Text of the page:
Thursday 9 July 2009

Hansard of the Legislative Council


[11.03 a.m.]
Mr FINCH (Rosevears) - Madam President, I am sure this House will join me in congratulating Aurora Energy on conceiving the idea of inventing a device to detect an electrical fault in wiring circuits which is potentially life threatening.  Aurora went to a research company with their technology and Aurora have been researching this device for about three years now.

Mr Dean - It takes the pressure off the PAYG mess‑up?

Mr FINCH - That is right.  But Aurora, I might say, have a world patent on this invention and the device is called a CablePI, as in private investigator.

I will quote the Aurora Chief Executive, Dr Peter Davis, Madam President:

'Tasmanians can be proud that this device has been invented right here by Aurora employees and I am optimistic that the CablePI will one day be a household name, not only in this State but throughout Australia and beyond.'

The Cable PI is a small white box about the size of an air freshener that plugs into a power outlet.  It signals an alarm both visually and audibly if the circuit has an electrical fault, known as a broken neutral.  This can direct dangerous voltages into household appliances or plumbing fixtures.  A broken neutral can happen at any time because of storm damage, accidental disturbance of overhead or underground powerlines and even wear and tear.  In simple terms, the power flows into a user's premises to an active cable and out by the neutral cable.  If there is a break in the return path, electricity can still exit the premises through the earth connection unless that is also faulty.  Then electricity will travel through a different path, perhaps via water pipes or appliances like stoves and this situation can be very dangerous and consumers can suffer serious electric shocks.

Do not get me wrong, I am no electrician; I obtained all of this information from Aurora's fact sheet.  Aurora's Cable PI offers a solution that has challenged the electricity industry around the world for many years.  It is a marketing opportunity for Aurora Energy beyond Tasmania and they have been quick to recognise this.  They have set up the subsidiary company called EziKey Group Pty Ltd which is licensed to commercialise the international patent for the product.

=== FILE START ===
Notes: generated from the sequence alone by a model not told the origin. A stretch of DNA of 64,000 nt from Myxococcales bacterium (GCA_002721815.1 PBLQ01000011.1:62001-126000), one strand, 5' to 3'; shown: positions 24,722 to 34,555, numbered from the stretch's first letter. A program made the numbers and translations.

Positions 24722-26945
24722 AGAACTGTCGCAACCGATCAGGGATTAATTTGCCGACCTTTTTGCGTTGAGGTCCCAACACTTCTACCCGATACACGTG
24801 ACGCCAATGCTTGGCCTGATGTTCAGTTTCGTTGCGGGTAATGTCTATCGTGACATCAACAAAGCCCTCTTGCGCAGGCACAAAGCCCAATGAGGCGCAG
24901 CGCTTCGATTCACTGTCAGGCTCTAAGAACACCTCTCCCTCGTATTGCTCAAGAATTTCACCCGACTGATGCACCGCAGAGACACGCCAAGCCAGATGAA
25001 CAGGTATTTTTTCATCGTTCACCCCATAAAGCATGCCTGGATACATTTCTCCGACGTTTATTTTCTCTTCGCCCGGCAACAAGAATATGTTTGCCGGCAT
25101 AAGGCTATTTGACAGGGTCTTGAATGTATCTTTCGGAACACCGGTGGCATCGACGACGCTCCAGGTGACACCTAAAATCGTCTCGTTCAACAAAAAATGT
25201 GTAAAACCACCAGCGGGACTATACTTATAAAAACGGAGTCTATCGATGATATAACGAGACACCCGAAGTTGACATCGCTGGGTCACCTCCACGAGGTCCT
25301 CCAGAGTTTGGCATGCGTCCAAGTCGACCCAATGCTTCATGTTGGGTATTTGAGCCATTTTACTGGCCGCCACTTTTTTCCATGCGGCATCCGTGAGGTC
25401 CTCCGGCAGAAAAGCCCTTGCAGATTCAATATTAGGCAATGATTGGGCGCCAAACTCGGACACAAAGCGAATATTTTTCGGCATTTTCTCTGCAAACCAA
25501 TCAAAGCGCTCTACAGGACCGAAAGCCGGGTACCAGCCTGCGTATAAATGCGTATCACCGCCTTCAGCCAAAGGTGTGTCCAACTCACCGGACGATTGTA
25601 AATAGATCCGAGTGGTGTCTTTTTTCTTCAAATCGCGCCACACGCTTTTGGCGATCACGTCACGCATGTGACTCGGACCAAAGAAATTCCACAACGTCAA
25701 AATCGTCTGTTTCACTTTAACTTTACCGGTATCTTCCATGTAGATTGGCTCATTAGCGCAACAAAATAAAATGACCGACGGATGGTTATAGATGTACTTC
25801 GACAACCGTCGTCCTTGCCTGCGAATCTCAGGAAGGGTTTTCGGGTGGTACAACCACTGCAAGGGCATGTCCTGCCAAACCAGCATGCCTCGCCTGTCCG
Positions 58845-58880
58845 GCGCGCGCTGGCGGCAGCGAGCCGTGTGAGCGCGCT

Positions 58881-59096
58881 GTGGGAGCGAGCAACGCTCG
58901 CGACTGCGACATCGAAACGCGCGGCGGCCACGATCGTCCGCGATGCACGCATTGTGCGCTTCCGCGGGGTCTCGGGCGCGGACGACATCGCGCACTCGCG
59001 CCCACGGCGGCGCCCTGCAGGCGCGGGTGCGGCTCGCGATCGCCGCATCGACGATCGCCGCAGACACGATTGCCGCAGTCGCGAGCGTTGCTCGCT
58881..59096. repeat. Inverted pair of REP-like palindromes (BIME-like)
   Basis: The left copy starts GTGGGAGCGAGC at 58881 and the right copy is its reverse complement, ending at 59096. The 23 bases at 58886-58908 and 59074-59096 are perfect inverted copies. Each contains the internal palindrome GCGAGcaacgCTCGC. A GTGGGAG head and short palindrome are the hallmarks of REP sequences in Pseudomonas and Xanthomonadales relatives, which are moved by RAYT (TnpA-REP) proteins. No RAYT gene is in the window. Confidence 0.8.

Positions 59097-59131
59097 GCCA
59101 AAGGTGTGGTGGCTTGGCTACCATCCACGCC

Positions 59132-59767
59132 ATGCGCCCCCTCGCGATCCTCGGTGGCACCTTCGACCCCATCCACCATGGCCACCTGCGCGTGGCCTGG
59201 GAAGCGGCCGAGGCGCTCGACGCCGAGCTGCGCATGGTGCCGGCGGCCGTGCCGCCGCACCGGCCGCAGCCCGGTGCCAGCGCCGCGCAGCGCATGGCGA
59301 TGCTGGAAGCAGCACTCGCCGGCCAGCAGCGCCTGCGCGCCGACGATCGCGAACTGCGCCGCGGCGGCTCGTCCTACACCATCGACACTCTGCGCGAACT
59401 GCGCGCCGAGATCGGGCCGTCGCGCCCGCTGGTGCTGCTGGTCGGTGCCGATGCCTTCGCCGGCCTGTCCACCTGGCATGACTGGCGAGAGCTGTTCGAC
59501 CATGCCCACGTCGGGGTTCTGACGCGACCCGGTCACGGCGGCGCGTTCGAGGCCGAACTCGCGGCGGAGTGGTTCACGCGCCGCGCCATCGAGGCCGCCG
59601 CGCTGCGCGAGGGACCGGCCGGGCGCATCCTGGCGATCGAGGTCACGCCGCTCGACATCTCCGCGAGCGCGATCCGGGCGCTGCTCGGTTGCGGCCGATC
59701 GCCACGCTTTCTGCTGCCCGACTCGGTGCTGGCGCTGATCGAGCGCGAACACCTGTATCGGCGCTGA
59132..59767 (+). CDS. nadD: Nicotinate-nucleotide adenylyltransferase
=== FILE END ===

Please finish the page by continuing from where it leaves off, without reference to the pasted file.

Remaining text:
Mrs Rattray-Wagner - Will it help their bottom line next year?

Mr FINCH - Interstate orders are flowing in as we speak now.  Two separate mainland energy companies have already ordered 13 000 units of the Cable PI's electrical safety alarm for their customer bases and a third company is currently carrying out technical trials of this device.  Here in Tasmania it is being distributed free to households - about 230 000 of them.  So far  30 000 have been circulated.  Householders have begun receiving them by post and all Aurora customers should have received their Cable PI by September.

I mentioned before that these broken neutrals can be very hard to detect.  Sometimes flickering lights or taps that give a tingle when touched can be a signal but until now there has been no reliable way for consumers to detect the fault.  In fact just recently the General Manager of the Aurora Network, John Devereaux, was on ABC Radio talking about the fact that an alarm was set off in a Fern Tree house about a month ago.  Aurora was called by a woman who said the alarm had gone off.  Aurora arrived and they found her switchboard was smoking and the husband and children were still sleeping while this occurred.  Apparently there were two power points in the family room which were broken.  Aurora came out at 1 a.m., it took them an hour and a half to rectify the problem but that was an instant positive result for the device.  It possibly saved their house and possibly saved people's lives.  John Devereaux said that out of the 30 000 that have been distributed so far, six homes have been found with a problem with the neutral.  These have been rectified and there are also about 35 homes that have been detected with a similar problem to the one at Fern Tree.  So the device has, even now, proven to be a lifesaver.

Mrs Rattray-Wagner - Did you say how you install it?

Mr FINCH - You just plug it into your power point.

Madam PRESIDENT - Do not allow yourself to get off track because your time is up, honourable member.

Mr FINCH - Madam President, news of this development of the Cable PI  takes us all back to an era when the Hydro was in fact a real Tasmanian innovator on the world scene.